We caught many teams by surprise by running a shotgun, hurry-up offense. All three years we won seven or eight games and made it to the Final Four. My senior year was the best. We won the semifinal game against the track athletes of Bradley Hall at the artificial turf practice fields on Olentangy River Road. We won on the very last play of the game when everybody ran to the right except our tight end, who went left behind the line of scrimmage to be wide open for the winning touchdown pass.
The next week we played the championship game in Ohio Stadium under temporary lights. Even though we lost the title game, the friendships we made at Houck House have lasted all these years. We have dormitory reunions every five years. (How firm thy friendship, O-HI-O!)
Unlike Robert Hawk, who has his keepsake T-shirt, the cherished Mothers jersey I purchased 50 years ago on High Street was worn out and threadbare. Somehow it was thrown out during our last house move. The photo you see here is of a replica Kathy, my wife of 47 and a half years, purchased for me after the 20th reunion of Houck and Barrett houses. Kathy lived in Barrett House, next door to Houck. She is my keepsake.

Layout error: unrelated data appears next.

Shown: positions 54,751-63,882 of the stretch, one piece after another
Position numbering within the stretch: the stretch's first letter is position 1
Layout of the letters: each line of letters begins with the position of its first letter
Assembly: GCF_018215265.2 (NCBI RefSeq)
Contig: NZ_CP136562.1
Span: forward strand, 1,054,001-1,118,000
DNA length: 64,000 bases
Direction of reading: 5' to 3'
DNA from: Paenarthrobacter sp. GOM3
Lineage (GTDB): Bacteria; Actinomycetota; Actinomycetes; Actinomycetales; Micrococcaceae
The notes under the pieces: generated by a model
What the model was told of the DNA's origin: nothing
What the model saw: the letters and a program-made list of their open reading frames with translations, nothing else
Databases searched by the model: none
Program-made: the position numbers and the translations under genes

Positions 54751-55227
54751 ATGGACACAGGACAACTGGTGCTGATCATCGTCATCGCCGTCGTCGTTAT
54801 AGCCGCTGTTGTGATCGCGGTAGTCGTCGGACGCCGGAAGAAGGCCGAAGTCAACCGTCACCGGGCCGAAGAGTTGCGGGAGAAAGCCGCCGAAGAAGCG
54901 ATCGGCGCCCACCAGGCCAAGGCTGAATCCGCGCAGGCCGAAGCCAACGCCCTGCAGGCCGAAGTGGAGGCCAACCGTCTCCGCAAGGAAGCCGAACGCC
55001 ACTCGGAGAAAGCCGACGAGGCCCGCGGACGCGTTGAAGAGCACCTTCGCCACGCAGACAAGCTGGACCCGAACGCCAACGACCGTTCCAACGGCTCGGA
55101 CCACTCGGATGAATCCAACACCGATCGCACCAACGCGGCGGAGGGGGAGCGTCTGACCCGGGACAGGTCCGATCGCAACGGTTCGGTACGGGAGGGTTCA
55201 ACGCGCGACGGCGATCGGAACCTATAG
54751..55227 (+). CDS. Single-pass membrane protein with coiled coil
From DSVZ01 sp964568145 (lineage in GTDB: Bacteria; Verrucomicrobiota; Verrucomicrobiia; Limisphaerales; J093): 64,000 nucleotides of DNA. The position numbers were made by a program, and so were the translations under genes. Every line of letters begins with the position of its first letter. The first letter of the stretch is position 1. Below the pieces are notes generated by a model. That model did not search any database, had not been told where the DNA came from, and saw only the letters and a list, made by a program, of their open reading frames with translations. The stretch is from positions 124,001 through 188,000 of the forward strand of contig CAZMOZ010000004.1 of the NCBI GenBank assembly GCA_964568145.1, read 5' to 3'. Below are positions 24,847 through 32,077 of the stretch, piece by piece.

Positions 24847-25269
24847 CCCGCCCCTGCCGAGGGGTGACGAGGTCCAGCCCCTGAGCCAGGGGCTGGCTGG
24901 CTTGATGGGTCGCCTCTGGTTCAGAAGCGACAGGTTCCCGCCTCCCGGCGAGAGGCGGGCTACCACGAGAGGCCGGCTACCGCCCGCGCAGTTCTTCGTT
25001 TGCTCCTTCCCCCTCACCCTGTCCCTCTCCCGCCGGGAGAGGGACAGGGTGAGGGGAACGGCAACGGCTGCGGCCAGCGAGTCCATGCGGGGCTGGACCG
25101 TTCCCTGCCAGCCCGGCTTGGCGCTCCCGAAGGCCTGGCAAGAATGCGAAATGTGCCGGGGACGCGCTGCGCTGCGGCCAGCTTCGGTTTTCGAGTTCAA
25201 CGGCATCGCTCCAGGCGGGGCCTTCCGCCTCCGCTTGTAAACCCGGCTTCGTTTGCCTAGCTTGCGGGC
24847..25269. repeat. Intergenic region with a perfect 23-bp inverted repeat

Thank you for all the great stories and providing memories for alumni.
Jim “Mac” McCleary ’73
A view on specs
Laura Newpoff’s article “The Eyes Have It” in the fall issue was the reason that my Buckeye alumni sister recently called me from her CPA office. She wanted to know my opinion regarding the benefits of using blue-blocking lenses while working on her digital devices. I explained that I have been prescribing them for my patients and I wear them, too. I combine an anti-reflective, blue-blocking coating with an anti-fatigue prescription in the lenses. My patients love them and recommend them to their friends and family.
I have enjoyed taking care of the vision and eye health of my family, friends and community for 26 years after graduating from The Ohio State University College of Optometry in 1994. I have a private practice in west central Ohio and feel I have the best job ever!